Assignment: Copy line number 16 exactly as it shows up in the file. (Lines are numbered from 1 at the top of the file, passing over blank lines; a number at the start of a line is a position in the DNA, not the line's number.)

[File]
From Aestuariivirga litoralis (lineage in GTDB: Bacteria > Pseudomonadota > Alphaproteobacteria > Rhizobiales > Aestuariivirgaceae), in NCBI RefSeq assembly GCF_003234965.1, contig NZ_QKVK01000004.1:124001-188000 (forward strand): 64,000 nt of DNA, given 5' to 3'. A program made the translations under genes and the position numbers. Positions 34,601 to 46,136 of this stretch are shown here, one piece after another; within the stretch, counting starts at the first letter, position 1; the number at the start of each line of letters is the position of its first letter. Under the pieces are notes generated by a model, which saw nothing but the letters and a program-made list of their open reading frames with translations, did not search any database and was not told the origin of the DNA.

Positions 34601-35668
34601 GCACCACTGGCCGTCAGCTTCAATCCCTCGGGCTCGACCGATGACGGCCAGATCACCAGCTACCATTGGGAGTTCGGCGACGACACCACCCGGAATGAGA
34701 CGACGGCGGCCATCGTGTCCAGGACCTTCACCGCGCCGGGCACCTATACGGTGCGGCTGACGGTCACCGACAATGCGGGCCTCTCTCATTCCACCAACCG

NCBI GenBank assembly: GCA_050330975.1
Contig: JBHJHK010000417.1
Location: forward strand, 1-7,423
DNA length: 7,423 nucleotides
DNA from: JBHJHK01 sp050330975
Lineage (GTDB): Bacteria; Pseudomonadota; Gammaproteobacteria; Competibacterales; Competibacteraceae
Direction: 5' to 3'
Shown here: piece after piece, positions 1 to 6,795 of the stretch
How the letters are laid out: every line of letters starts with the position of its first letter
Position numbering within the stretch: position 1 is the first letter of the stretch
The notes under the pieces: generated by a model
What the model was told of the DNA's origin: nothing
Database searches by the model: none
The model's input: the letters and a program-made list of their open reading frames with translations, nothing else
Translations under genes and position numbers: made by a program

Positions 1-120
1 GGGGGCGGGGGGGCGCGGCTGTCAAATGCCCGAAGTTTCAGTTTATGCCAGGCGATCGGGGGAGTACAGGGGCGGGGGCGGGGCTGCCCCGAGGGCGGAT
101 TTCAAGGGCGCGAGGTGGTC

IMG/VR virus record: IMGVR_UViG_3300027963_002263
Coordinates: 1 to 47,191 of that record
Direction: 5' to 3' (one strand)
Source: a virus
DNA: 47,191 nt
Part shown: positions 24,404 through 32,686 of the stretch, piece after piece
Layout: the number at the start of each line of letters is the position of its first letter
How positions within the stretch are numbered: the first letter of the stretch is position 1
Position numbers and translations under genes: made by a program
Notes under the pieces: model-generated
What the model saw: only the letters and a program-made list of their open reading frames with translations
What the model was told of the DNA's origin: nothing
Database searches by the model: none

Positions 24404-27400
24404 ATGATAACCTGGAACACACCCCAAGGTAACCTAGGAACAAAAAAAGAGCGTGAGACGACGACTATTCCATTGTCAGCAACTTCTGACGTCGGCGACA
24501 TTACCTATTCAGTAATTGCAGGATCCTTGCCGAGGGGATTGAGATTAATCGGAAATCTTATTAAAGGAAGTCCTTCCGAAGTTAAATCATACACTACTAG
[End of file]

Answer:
What the model was told of the DNA's origin: nothing